They would have been a handsome couple, if never a happy one: she had the startling good looks of a dark Charlie's Angel, he was lank and blond, the beachcomber type. They first saw each other as freshmen at the McGeorge School of Law in Sacramento. "Our eye's met," Walter Wagner wistfully recalls. "She smiled at me, so I went over and introduced myself." From that innocuous beginning in 1975 followed one of the most bizarre courtships in recent memory.

They had a few long conversations. Then Gail Morton's interest waned. Wagner's did not; on the contrary, he became a man possessed. For 21 months he inundated Gail with gifts, flowers and, by her reckoning, some 30 pounds of mail (including long, rambling letters and magazine articles on reproduction and UFOs). "I love you. Te amo. Te amo. Te amo. Ich liebe dich," one letter ended. The 23-year-old Gail protests, "I did nothing to encourage him. I was repulsed by him, afraid of him." Walter sent her his birth certificate, his fourth-grade report card, his sterling silver baby cup. He covered her car windshield with camellia petals. Once, Gail says, he pounded on her apartment door for 90 minutes, and he telephoned to plead for a date as often as 40 times a week. "I would hang up or leave the phone off the hook," Morton says, but Wagner was everywhere. "I'd open the curtains at 8 in the morning, and he would be looking at me."

Wagner, 27, holds a University of California B.S. in biology and assisted in landmark cosmic-ray research at Berkeley before turning to law and an after-hours fixation on parapsychology. Impervious to her hostility, he professes to see both sides. "On the one hand, she hates my guts," he admits, then adds mysteriously, "On the other, there were all these things I wanted to bring out of her—these problems which I knew no one else recognized as I had." In his continuing attempt to apprise her of them, Wagner scuffed with one of her two brothers (when he followed her home to Santa Clara one summer) and with a former boyfriend on campus.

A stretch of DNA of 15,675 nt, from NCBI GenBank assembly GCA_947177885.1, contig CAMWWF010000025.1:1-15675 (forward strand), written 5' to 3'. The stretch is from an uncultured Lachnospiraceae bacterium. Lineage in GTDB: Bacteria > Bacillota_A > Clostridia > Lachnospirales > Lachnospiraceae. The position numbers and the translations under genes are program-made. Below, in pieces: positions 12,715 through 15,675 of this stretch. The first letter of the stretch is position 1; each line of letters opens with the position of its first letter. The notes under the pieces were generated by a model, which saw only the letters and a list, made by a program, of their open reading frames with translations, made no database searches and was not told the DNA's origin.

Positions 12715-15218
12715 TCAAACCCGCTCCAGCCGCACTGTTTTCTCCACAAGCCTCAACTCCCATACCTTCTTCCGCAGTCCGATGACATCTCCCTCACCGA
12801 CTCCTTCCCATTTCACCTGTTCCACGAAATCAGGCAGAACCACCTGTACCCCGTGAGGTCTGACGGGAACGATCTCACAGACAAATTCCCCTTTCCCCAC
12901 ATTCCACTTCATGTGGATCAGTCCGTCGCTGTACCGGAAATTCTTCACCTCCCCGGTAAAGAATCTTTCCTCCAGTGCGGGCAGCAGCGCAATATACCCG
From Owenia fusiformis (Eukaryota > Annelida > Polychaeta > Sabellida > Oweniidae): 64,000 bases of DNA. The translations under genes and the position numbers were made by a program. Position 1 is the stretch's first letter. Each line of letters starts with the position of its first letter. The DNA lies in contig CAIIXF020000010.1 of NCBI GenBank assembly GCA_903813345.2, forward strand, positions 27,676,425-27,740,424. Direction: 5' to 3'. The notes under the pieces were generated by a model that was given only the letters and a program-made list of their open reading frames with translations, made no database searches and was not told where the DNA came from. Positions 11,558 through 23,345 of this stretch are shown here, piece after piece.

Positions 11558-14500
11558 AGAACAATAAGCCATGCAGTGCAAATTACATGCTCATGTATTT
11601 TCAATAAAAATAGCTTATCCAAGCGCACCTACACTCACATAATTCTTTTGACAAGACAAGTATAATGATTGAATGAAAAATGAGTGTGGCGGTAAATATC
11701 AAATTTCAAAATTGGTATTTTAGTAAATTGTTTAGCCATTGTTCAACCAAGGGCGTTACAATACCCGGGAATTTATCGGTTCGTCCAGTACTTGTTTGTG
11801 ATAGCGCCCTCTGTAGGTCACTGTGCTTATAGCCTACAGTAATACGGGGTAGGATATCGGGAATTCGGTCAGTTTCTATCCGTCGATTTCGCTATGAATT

Eventually the Morton-Wagner war of nerves took its toll. "I was constantly in tears, an emotional wreck," says Gail, who put on 10 pounds during the ordeal. She cut classes, avoided the library and even left Sacramento for long weekends to get away from him, with the result that "my grades really suffered." She switched to night school, which is easier academically, while Wagner dropped out of McGeorge and enrolled in another law school in Sacramento to repeat his first year. The distance apparently only lent enchantment. "Whenever he used to get near me," Gail remembers, "he would be shaking. His eyes would water, like he was going to cry."

Gail went to lawyers only six months after his advances began but got little help. Wagner hadn't broken the law, they said. One suggested she hire someone to beat him up. Then last fall she finally won a civil-court injunction barring Wagner from mailing her anything, telephoning her, following her or appearing within three blocks of her home or school. When Walter brazenly came back to the McGeorge campus anyway, the school had him arrested.

Since then Wagner has been convicted in civil and criminal court of 17 counts of contempt. He is free on $10,000 bail pending appeal of the civil conviction, after serving eight of 75 days in county jail. At his sentencing this week on two criminal counts, he could receive up to a year and a $1,000 fine.

Walter still hasn't given up on Gail; now he sends letters to her current lawyer (who received 25 greeting cards from him on the same day) and works on his legal defense and counteroffensive in his spare time. "This case covers every aspect of the law," he says. "It didn't start out that way, but I may write the experience up as a term paper." Gail, on the other hand, is trying to translate the experience into remedial political action. She has convinced two assemblywomen to introduce a bill in the state legislature making repeated personal harassment a crime punishable by up to six months in jail and a $500 fine. Wagner says he would rather "just talk" to Gail than date her at this point ("She's still playing games," he says), but Gail wants an end to their odd legal chase—and a law to prevent other unrequited lovers from violating what Justice Louis Brandeis once called "the right most valued by civilized men...the right to be let alone."